The iconic “Bug” is loved by people all around the globe. As the first model built by Volkswagen, it was designed by Ferdinand Porsche as a car affordable for everyone. The last car was produced in Mexico in 2003 and was directly delivered to the VW museum in Wolfsburg, Germany.
Over the course of its production, many owners have customized and created unique examples of this great car, but perhaps none is as unique or extraordinary as the Vochol, a Beetle decorated with more than 2 million glass beads.
View of the Vochol Author: Museo de Arte Popular CC BY 3.0
The name Vochol is a combination of “vocho”, a term used for the Beetle in Mexico, and “Huichol” the name of an indigenous group of people. The Huichol are Native Mexicans famous for their unique and colorful art pieces, made with yarn, seeds, and beads.
In 2010, Huichol artisans were given the task of decorating a VW Beetle in their traditional style. The project was funded by various organizations with the sole purpose of creating a piece of art which would promote the Huichol culture and their artistic skills.
In the past, the artisans from the indigenous group used to decorate masks, Jaguar head figures, bullhorns and other items, using seeds as the prime material.
Back panel (over motor) of the Vochol Author: Museo de Arte Popular CC BY 3.0
Nowadays, the seeds are replaced with materials like ceramics, glass, metal, and stone. The materials are kept in place with a type of wax made in the Mexican state of Campeche. Eight artisans from two Huichol families were employed for the project.
The craftsmen worked for more than 7 months, beginning in May 2010 and changed location several times. The final touches were done at the Muse de Arte Popular in Mexico City. After 4,760 hours of work and 2,277,000 beads used, the Vochol was completed. The artisans used nearly 200 pounds of beads, affixed with 35 pounds of resin.
View of a decorated fender Author: Museo de Arte Popular CC BY 3.0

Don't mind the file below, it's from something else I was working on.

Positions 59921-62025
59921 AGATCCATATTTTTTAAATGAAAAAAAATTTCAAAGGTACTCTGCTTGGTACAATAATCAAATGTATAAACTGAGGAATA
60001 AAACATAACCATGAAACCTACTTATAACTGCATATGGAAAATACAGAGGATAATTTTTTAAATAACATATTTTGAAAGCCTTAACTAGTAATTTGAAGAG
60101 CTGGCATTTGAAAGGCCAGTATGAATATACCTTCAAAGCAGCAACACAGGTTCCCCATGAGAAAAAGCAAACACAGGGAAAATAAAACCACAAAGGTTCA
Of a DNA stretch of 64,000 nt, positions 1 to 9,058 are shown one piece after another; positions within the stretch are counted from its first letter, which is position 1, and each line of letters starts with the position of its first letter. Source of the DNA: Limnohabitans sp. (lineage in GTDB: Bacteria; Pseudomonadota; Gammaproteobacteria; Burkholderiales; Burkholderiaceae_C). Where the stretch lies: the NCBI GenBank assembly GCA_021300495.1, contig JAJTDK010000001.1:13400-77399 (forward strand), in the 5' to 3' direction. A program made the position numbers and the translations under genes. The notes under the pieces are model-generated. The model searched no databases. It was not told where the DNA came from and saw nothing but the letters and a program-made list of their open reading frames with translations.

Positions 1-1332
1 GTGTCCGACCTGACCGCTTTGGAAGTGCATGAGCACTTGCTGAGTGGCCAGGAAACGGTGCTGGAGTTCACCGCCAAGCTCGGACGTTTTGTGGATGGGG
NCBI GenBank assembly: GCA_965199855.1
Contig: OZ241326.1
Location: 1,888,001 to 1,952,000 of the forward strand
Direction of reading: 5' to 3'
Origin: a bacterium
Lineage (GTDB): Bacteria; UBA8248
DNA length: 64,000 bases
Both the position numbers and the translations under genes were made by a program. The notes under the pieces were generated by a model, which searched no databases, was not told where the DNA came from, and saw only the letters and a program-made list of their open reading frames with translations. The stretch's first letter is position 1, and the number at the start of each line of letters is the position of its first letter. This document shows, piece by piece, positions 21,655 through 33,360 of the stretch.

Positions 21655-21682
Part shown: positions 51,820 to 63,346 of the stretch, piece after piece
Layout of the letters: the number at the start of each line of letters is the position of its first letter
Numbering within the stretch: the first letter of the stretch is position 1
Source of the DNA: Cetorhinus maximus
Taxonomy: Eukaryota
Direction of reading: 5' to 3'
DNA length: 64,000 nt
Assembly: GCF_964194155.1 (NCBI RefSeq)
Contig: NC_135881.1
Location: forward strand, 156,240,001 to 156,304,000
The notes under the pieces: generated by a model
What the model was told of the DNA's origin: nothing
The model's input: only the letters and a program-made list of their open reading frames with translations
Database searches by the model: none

The images on the car represent the Huichol culture. The sides of the car were decorated with images of important items from the Huichol history, like fire, corn, sun, peyote, and deer. The back was painted with drawings of offerings and a shaman steering a canoe.
The roof has an image of a large sun and four eagles, representing the union between men and the gods. The hood contains images of two snakes above clouds, which represent rain.
The Eye of God was also painted on the car as a figure with five points, with the center representing the source of life, and the remaining four points representing light, strength, knowledge, history, agriculture and the present time, respectively.
Closeup of a side mirror of the Vochol Author: Museo de Arte Popular CC BY 3.0
The phrases “100 years since the Mexican Revolution” and “200 years of Independence” are written on the front fenders of the Beetle in the native Huichol language.
View of the car from above Author: Museo de Arte Popular CC BY 3.0
When the project was completed, the car was presented at the eight edition of the Zona MACO exhibition, in December 2010.
The unveiling was done in Guadalajara by Consuelo Saizar, the president of the National Council of Culture and Arts. Since then, the Vochol has traveled the globe, representing Huichol culture around the world.